US v. Ornelas, No. 14-50533 (5-4-16)(Tymkovich with Farris and M. Smith). Here today, gone tomorrow, but the sentencing still took place. The 9th (via a visiting judge) affirms sentencing in absentia. The defendant entered into a plea (with some helpful provisions related to safety valve and dropping of charges) but then did not appear for sentencing. The court imposed a mandatory 120 months (the minimum). Once caught, the defendant argued that Fed R Crim P 43 and "due process" required his presence.
The 9th first looked at the plea waiver. If the sentence was illegal, then there is an exception. It would be considered illegal in this instance if the defendant had a constitutional right to be present for sentencing.Turning to Rule 43 and assuming that it was coextensive with constitutional due process, the 9th held that if the defendant waives his presence and voluntarily absents himself from sentencing, as with trial, then sentencing can proceed without his presence.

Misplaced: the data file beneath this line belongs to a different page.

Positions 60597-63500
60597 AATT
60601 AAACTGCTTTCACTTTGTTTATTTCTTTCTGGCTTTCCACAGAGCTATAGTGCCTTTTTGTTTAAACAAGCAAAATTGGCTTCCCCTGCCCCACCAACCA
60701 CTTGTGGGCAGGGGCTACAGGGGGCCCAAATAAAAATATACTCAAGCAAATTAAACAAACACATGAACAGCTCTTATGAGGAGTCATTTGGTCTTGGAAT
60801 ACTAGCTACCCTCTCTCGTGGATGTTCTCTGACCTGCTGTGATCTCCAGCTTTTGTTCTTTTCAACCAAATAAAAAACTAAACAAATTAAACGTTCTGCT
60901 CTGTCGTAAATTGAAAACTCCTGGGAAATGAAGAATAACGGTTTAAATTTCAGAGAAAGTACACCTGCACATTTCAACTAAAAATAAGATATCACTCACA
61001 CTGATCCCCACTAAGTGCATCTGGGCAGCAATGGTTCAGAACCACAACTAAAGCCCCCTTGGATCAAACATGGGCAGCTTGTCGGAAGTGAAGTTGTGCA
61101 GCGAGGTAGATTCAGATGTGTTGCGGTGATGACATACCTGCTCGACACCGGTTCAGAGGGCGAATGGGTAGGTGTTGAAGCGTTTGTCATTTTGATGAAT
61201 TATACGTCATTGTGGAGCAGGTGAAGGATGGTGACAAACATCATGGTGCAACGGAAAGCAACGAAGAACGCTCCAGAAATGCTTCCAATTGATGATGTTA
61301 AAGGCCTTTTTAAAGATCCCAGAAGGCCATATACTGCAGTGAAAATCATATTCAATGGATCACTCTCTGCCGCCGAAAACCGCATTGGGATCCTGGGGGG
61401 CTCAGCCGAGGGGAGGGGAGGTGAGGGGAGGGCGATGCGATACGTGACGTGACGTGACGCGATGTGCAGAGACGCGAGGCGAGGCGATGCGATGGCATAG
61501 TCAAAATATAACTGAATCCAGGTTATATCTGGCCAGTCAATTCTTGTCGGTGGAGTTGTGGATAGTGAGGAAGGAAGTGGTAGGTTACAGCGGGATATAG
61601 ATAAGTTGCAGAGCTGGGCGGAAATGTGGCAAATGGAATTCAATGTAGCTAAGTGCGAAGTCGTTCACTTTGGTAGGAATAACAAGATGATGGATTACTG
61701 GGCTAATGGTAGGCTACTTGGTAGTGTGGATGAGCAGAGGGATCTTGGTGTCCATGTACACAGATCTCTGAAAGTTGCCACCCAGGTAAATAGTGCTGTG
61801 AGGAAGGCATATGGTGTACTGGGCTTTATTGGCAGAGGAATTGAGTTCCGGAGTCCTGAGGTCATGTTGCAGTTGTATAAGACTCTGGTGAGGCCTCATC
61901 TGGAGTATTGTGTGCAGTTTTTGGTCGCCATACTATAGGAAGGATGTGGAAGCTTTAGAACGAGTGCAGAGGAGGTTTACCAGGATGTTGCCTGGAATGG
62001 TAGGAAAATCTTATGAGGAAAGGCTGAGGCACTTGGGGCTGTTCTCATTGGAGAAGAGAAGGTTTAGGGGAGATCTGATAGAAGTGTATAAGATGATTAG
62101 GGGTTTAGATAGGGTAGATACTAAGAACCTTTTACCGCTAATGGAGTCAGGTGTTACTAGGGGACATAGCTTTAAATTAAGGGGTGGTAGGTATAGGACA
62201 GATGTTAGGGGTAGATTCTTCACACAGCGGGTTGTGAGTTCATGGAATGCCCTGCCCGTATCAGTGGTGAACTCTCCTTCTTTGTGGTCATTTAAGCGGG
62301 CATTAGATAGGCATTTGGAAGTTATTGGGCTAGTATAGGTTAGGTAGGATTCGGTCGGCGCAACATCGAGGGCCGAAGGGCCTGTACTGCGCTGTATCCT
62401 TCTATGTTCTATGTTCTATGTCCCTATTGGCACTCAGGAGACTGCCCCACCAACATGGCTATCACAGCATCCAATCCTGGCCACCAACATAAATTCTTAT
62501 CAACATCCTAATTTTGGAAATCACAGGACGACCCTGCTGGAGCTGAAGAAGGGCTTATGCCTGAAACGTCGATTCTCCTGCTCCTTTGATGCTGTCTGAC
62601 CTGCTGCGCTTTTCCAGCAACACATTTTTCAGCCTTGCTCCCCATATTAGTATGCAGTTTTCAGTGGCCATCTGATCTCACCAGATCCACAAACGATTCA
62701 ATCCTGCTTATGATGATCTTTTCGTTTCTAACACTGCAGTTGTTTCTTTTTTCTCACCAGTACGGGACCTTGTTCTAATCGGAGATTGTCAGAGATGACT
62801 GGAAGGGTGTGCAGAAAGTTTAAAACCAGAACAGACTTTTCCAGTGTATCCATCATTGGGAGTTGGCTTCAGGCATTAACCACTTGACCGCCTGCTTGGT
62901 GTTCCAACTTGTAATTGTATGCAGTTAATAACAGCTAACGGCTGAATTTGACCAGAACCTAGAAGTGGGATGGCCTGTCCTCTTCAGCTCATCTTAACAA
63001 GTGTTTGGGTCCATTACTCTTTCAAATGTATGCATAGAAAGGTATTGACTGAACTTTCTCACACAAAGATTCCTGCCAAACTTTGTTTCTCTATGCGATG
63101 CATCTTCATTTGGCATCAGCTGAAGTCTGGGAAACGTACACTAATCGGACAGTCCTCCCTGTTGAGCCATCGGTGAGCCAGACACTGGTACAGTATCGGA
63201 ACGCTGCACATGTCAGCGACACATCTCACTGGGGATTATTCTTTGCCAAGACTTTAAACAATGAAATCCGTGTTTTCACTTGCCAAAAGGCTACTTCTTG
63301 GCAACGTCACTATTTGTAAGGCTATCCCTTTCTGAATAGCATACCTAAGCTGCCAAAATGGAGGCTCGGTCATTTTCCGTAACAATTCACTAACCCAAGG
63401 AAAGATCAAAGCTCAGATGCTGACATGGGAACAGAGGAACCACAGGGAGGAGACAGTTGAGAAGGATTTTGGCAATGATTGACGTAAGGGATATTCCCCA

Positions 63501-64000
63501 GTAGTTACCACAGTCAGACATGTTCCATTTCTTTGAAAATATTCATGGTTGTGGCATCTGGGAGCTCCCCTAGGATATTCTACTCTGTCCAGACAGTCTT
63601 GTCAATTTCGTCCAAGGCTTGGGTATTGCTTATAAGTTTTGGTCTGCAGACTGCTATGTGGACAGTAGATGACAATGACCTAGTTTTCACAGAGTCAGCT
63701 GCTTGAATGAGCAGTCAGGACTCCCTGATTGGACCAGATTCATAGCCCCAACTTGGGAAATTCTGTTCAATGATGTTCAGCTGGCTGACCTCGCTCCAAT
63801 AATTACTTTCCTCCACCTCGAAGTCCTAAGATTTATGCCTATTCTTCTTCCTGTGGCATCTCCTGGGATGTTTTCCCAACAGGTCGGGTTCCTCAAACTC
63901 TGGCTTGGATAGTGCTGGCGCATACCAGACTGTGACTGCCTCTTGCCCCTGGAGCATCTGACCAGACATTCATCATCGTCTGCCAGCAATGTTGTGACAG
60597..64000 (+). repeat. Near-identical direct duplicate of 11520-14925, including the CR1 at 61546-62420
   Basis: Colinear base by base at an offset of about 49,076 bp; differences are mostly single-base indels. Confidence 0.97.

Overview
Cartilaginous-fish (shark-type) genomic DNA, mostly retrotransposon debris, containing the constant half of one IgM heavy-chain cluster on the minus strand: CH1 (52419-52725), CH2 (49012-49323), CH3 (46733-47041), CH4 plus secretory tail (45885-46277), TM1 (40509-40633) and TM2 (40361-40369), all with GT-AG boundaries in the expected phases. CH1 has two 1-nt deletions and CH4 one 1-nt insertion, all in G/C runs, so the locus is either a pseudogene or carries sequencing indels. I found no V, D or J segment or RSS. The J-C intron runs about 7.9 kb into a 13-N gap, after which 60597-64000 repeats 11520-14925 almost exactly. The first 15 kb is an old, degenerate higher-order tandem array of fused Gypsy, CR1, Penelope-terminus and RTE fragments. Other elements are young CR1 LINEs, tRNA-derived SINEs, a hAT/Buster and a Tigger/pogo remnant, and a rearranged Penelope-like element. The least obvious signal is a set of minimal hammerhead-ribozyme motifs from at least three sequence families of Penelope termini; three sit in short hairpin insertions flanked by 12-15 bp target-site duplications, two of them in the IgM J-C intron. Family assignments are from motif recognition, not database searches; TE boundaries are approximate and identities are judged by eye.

Here, the 9th found no abuse of discretion with the court proceeding. The defendant had appeared before in court (4 times) and had entered into a plea agreement. He thus waived his presence. The defendant pointed to the 7th Circuit standard, which requires the court to explore any "serious questions." The defendant argued that he suffered from an attention deficit disorder and that the burden should be on the government or court to show his absence was voluntarily and waived. The 9th rejected this reading, noting that the defendant had appeared at previous hearings, and that the burden of proof should not be shifted.Finally, the 9th held that voluntarily absence also waives the presentence report under Fed R Crim P 32.
The decision is here:http://cdn.ca9.uscourts.gov/datastore/opinions/2016/05/04/14-50533.pdf